Hi! I am Christian Lay-Geng and I am a 4th year Cognitive Science major at UCSD specializing in Human Design. I have been involved with VR since my 2nd year, building projects in Unity for the VR Club and hackathons on campus. I love how VR can rewrite reality and send you to different worlds. I am helping set up the assets in Dr. Ying Wu’s VR experiments, which investigate how people search or change their search patterns when under pressure.
I also participated in the Swartz Center’s NeuroLab for Experimental and Architectural Design workshop (NLEAD). The workshop brought architectural and neuroscience students together to investigate how architectural design affected students by running small experiments every week with biometric devices. It was a totally different experience using the biometrics from typical classroom learning, and running experiments made me sympathize with researchers regarding the many possible issues that can occur when collecting data. It was fun being able to run our own experiments, and the guest lecturers were extremely diverse.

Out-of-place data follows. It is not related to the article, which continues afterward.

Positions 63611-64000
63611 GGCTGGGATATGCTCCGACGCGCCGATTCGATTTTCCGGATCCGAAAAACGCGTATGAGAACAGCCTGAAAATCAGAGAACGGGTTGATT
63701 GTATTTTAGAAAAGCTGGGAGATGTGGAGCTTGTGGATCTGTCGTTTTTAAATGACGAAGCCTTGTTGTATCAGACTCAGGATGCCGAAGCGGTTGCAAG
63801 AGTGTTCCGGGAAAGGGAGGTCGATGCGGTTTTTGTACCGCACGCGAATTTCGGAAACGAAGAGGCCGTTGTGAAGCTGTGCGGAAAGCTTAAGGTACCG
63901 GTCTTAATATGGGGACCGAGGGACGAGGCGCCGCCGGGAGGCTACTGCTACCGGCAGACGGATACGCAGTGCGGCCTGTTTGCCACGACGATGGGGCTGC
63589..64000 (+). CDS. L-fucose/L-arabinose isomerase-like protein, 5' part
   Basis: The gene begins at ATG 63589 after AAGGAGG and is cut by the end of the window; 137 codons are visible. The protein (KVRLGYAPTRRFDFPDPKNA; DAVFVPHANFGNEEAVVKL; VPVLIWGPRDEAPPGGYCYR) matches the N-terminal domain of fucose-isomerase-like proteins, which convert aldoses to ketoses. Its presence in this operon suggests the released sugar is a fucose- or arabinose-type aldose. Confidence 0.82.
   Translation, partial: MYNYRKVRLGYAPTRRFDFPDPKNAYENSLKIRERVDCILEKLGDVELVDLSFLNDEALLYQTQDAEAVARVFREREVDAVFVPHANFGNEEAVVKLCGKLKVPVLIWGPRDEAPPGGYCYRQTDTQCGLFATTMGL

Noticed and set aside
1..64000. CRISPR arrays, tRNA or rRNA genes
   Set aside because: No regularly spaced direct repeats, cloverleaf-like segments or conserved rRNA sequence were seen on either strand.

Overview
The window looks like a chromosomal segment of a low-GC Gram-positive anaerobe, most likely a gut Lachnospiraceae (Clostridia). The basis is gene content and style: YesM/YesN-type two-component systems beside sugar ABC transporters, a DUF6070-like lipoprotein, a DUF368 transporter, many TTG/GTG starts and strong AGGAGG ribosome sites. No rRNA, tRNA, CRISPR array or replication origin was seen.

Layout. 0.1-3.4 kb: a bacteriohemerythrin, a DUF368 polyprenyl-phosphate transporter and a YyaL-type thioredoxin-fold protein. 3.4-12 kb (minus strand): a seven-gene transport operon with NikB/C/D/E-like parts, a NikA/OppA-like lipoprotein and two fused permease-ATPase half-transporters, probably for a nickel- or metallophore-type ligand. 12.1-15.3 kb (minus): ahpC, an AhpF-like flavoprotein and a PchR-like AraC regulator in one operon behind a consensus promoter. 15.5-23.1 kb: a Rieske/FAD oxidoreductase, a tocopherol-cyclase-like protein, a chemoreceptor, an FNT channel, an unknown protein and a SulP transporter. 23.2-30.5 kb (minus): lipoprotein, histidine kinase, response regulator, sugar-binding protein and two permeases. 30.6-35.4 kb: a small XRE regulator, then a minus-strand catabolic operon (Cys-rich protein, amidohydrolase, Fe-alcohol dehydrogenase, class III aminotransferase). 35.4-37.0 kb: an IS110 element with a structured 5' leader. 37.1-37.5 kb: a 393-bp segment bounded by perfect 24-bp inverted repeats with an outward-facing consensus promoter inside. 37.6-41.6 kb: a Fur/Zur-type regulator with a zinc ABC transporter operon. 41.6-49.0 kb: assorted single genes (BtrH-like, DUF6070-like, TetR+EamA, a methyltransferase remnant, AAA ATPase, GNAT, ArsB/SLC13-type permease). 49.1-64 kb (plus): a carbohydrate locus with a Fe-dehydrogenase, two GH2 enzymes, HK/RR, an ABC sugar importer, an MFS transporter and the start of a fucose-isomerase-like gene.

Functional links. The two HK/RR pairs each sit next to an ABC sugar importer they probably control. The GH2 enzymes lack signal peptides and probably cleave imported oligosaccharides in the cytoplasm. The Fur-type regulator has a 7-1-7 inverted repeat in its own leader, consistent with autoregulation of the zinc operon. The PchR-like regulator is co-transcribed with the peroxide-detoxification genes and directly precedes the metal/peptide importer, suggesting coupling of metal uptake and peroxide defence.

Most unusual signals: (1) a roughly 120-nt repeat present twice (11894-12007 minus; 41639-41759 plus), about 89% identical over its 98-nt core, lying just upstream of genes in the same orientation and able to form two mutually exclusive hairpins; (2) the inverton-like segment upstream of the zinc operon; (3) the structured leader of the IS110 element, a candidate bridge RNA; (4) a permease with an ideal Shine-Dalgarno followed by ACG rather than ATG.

Electrocardiography (ECG) is an important bio-metric tool for estimating aspects of mental states related to stress, relaxation, and more. The HeartyPatch is a wireless ECG recording device with a low cost and easy setup. With the proper firmware configuration, the HeartyPatch device can stream raw ECG signals in real time under a pre-designated Wi-Fi network. The system developed at SCCN combines Windows PowerShell scripts and Python scripts in order to turn on the Mobile Hotspot function on a Windows PC and establish a local Wi-Fi network to allow the HeartyPatch device to connect to it. Once the device is connected to the network, the system will start receiving signals from the device and broadcast the received data via Lab Streaming Layer (https://github.com/sccn/labstreaminglayer). The device and scripts together yield a plug-and-play and one-click start ECG acquisition system.